2. The oxygen also built a protective barrier of ozone in the upper atmosphere. Ozone is a special form of oxygen that shields living things from the Sun’s ultraviolet rays.
  3. For millions of years, algae were the prominent life form on Earth. These primitive plants produced enough oxygen to affect the atmosphere and to allow other types of life to develop.

● Earth is the third planet from the Sun in the Milky Way galaxy. It is the fifth largest planet in our Solar System.
● From space, Earth looks like a blue ball with white streaks. The blue color comes from the oceans. Oceans cover nearly 3/4 of the planet’s surface. The white streaks are clouds.
● Scientists believe the Earth and the rest of our Solar System came into being about 4,600,000,000 years ago as a side effect of the birth of the Sun.
● At that time, the Earth’s internal temperature was so high it caused solids to melt. Heavier elements, like iron, were drawn to the core. Lighter elements moved to the surface. An atmosphere began to form from the gases ejected by pressure through the Earth’s crust as it cooled.
● Then the Earth looked much different than it does now. The Earth contained only one huge land mass, a supercontinent called Pangaea. Slowly, this huge land mass broke apart into seven major continents and thousands of islands.
● The most ancient rocks found on Earth other than fragments of meteorites are about 3,800,000 years old. They were formed during Earth’s early history.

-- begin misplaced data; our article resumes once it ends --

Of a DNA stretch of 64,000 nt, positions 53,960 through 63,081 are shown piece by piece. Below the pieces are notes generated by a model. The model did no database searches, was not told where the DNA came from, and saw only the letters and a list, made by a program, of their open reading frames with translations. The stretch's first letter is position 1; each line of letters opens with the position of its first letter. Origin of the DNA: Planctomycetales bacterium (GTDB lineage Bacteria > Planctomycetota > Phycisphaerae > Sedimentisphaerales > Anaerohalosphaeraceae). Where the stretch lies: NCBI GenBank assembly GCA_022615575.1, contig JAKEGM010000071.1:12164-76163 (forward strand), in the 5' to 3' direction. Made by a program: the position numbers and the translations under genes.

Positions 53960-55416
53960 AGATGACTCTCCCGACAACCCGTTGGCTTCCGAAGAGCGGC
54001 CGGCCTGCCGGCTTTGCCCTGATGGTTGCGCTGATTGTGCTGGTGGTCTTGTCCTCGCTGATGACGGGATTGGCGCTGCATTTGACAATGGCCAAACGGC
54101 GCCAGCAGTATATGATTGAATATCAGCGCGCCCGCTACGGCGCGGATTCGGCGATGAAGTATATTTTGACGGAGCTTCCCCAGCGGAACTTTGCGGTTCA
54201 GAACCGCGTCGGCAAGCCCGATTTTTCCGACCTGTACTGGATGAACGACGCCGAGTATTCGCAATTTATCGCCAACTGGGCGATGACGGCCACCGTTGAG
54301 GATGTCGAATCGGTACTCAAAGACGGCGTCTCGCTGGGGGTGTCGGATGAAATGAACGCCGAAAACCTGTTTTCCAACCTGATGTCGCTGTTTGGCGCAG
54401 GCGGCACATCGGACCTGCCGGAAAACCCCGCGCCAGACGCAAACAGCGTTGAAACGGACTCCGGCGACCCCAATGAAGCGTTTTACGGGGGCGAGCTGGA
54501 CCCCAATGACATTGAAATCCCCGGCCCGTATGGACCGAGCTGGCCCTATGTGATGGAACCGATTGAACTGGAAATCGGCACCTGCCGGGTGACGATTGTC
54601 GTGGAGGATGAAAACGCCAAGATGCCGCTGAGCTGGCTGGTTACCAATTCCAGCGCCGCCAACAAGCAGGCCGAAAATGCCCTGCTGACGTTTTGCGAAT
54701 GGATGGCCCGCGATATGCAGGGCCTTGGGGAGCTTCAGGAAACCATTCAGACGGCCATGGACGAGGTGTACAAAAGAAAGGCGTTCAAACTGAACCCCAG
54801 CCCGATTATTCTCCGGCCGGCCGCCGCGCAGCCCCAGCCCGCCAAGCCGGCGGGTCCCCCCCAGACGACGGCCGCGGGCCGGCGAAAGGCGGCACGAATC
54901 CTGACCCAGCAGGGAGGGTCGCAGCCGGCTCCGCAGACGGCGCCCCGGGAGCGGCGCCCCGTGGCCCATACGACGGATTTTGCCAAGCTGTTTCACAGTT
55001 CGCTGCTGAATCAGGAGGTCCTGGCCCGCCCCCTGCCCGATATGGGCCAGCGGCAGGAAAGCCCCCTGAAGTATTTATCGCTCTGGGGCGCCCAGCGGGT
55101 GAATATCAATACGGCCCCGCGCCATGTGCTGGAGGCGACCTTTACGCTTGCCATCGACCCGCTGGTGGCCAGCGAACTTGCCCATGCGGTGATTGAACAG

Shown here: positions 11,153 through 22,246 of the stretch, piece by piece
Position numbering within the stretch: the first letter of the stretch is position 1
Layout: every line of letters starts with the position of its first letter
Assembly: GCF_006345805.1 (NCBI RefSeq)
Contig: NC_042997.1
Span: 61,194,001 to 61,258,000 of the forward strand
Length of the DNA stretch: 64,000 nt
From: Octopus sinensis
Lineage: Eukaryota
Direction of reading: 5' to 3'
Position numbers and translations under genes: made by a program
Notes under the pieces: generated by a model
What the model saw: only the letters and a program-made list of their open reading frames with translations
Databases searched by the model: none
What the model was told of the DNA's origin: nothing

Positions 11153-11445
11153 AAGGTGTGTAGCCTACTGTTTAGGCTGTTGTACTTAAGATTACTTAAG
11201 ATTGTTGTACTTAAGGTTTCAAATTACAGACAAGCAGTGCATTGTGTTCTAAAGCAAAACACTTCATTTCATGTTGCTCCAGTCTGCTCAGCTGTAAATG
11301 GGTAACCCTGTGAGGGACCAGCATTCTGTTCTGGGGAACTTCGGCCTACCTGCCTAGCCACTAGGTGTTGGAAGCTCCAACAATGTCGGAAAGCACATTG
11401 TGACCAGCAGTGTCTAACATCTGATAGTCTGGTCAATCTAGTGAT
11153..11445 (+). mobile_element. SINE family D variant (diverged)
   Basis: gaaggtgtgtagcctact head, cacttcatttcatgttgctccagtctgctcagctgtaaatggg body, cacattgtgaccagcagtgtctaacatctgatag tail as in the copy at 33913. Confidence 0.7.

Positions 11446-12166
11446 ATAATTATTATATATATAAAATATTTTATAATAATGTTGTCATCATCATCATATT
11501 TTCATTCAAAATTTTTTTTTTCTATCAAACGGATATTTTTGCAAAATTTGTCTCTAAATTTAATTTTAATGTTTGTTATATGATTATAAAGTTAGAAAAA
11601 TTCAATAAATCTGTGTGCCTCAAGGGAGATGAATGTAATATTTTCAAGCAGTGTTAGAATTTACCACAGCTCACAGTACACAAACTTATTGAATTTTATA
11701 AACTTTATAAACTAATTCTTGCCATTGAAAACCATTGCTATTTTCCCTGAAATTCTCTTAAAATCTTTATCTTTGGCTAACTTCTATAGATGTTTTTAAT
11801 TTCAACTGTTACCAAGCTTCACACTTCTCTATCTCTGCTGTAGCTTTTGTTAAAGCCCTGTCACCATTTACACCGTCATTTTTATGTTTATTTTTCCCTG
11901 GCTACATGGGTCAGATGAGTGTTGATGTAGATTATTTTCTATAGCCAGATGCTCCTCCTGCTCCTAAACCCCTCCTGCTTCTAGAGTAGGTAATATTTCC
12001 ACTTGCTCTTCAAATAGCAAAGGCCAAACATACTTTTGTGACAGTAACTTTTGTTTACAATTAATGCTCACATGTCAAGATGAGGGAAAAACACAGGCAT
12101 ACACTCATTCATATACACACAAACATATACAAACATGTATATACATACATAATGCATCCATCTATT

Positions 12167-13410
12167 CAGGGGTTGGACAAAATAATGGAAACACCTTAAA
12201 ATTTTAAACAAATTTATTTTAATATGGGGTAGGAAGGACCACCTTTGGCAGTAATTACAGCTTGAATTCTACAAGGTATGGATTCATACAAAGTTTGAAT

Weird, but true: Days are getting longer. 400,000,000 years ago, one day on Earth was only 22 hours long. The Earth’s rotation slows by .001 seconds per day, every 100 years.

The oldest fossils of primitive bacterium-like cells have been found in southern Africa, in rocks 3,400,000 years old. These and other primitive life forms gradually produced the oxygen necessary for other, more complex plants to develop.

Earth was once a world of active volcanos, its surface dotted with craters formed by the impact of meteorites. Gradually the surface began to cool, clouds formed, and it began to rain. It rained and rained. The rain lasted for millions of years.

Earth, Our Home Planet Worksheet

Earth is the only planet in our Solar System that we know has life. If it were closer to the Sun, it would be too hot for life. If it were farther from the Sun, it would be too cold to support life.

  1. Write two facts you learned about the Earth: _______________________________.
  2. Name two ways the Earth was different, millions of years ago. ________________ .
  3. There are nine known planets in our Solar System. Earth is the fifth largest. That means it is ________ the smallest
  4. The temperature on Earth varies from over 100°F in desert areas to way below zero at the North and South Poles. Make a guess of what you think the average temperature of Earth might be. _______________________________.

Earth is the only planet in our Solar System that we know has life. If it were closer to the Sun, it would be too hot for life. If it were farther from the Sun, it would be too cold to support life.